In the magical microcosm of Moving Waters by Anna Bogouchevskaia

“Thales taught that the origin of all things is water.”
– Diogenes Laertios: I, 27

“Early in the morning in a meadow, somewhere on this earth. But in this meadow hides another world, as large as a planet. Wild grasses become impenetrable jungle. Stones grow into mountains. And even the smallest waterhole turns into an ocean. The passage of time takes on other dimensions. An hour becomes a day, a day becomes a season. And a season lasts as long as a life.”

With these words, the 1996 French documentary “Microcosmos – Le peuple de l’herbe” begins, taking the viewer into a space and time that are below human perception and elude its categories. We follow the small creatures of this world, beetles, caterpillars, bees, like main characters caught up in the dramatic processes and sequences of their survival. As rain comes down, a new act is opened in the drama of the day depicted in the universe of the small. We see individual raindrops hitting the surface of a lake. It is the gestalt cycle of a unique form, a radically slowed transformation: from the deepening impact to the recoil-like rising of a column of water, in infinite variation and variety, the surfaces of the water stretched taut in this magnification creating an unreal, perfect beauty. The production of the film took ten years and required a specially developed camera that could be programmed by motion control to the tiniest movements of a tenth of a millimetre.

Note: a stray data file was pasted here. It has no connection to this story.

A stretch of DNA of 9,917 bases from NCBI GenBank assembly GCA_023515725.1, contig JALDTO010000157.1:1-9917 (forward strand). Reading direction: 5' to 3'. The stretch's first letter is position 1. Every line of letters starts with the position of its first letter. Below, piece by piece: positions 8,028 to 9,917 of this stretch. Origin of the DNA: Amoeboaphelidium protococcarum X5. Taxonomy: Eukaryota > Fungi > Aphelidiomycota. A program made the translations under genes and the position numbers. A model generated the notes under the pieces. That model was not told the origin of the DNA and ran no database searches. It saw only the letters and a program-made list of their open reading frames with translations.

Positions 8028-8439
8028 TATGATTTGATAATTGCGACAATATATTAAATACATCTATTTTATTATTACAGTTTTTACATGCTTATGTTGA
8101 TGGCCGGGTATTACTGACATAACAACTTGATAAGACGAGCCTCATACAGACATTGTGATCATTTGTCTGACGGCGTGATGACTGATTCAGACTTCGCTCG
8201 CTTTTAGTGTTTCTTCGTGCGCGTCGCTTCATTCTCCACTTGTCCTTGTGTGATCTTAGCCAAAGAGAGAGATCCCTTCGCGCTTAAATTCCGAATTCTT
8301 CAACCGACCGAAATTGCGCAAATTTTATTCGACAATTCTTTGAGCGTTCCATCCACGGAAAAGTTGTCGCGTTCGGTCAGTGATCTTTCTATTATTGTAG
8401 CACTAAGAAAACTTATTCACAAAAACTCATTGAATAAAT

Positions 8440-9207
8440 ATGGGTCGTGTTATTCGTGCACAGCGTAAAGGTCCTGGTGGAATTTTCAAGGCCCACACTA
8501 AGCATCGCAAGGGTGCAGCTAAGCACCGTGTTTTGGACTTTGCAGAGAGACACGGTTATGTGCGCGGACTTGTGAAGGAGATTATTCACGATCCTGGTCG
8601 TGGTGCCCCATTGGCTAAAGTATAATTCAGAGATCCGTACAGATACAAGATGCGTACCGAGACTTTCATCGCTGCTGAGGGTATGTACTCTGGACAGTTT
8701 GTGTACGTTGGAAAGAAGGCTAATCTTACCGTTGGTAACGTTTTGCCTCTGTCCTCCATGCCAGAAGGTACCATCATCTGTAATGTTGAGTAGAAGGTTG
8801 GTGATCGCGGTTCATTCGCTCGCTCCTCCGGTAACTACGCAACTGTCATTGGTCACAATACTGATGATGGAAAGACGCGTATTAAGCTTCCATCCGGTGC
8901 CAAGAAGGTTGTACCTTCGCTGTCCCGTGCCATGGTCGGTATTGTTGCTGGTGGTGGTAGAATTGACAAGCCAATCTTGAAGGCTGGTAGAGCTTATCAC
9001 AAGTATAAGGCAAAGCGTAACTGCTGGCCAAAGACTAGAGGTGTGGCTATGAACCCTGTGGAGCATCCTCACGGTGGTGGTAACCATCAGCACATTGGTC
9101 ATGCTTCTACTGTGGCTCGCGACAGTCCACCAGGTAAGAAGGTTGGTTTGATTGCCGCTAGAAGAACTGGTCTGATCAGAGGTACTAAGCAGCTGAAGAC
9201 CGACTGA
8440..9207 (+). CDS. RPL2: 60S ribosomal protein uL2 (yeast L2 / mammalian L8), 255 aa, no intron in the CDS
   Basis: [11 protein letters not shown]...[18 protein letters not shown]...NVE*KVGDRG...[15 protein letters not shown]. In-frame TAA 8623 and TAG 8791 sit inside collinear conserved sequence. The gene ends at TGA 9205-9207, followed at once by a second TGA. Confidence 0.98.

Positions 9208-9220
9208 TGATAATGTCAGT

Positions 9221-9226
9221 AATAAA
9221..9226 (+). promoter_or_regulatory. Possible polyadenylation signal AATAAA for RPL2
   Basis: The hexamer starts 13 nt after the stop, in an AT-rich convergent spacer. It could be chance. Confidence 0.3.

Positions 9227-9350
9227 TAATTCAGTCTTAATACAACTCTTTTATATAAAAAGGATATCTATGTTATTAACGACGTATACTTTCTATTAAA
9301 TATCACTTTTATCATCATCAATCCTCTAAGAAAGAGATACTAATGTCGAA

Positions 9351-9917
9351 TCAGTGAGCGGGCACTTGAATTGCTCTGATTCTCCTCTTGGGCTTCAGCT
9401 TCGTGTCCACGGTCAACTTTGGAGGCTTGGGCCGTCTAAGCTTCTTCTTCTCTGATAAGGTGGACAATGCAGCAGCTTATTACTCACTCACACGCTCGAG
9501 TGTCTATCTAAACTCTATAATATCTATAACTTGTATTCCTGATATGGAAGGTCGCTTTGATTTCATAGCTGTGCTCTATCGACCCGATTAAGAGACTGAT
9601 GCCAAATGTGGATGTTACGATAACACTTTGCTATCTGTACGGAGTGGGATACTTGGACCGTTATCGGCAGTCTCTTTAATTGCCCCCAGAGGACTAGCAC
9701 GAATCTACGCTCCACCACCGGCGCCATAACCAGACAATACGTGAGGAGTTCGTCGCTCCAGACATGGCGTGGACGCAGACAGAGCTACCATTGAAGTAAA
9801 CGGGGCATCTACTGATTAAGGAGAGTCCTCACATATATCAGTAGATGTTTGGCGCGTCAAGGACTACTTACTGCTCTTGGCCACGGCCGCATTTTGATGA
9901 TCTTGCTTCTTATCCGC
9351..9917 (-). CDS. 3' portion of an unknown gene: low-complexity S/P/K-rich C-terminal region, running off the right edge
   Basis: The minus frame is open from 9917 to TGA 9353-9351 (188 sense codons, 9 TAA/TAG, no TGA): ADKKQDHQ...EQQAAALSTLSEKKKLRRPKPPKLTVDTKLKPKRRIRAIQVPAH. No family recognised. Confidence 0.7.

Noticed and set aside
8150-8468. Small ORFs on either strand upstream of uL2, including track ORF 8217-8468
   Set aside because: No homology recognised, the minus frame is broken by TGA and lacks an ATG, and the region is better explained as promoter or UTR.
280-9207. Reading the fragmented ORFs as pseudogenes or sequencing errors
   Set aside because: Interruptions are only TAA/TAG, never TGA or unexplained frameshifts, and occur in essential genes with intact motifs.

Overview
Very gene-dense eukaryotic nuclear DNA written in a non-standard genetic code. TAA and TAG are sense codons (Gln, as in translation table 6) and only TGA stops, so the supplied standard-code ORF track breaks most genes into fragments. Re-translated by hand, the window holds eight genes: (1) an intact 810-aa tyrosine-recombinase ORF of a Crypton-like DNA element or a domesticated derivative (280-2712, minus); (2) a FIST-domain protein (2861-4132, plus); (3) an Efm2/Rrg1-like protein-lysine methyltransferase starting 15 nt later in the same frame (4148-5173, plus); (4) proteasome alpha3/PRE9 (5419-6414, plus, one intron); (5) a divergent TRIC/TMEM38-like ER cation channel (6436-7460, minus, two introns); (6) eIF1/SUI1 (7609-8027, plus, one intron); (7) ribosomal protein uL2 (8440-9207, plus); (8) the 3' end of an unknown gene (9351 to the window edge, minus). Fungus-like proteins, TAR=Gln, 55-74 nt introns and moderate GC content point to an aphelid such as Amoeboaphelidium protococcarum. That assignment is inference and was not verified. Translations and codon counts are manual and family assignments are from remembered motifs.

ART at Berlin - courtesy of Galerie Tammen - Anna BogouchevskaiaCourtesy of Galerie Tammen – Anna Bogouchevskaia

The images of this film were the first impulse for Anna Bogouchevskaia to deal with the microcosm of the “drops” and to make it her own through sculpture. She wanted to give form to what “only exists for a second, a third of a second”. Her new, high-relief sculptures take the viewer into the strange, microscopically enlarged world of forms of water surfaces. Out of this uniformly structured surface rise manifold figures, each framed by concentric wave patterns that capture different stages of that sequence of movements that begins when a drop hits the surface of the water: from a wreath-like blossom with a softly serrated edge to small and larger cones to towering columns with spherical drops as heads.

In their abstraction, they open up a wide associative space, suggesting the blossoming and fading of flowers or the pieces of a board game. At the same time, however, they make the element of water immediately tangible as a living one, not least because of the silvery, metallic sheen created by the aluminium. For the complex light reflections reproduce the iridescence of a surface of water moved by rain and evoke the sensuality that man can experience in contact with the primordial element of water.

However, the choice of aluminium is also due to the necessity of selecting a material with different static properties than the heavy bronze in order to be able to technically realise the complex and filigree forms, especially of the water columns.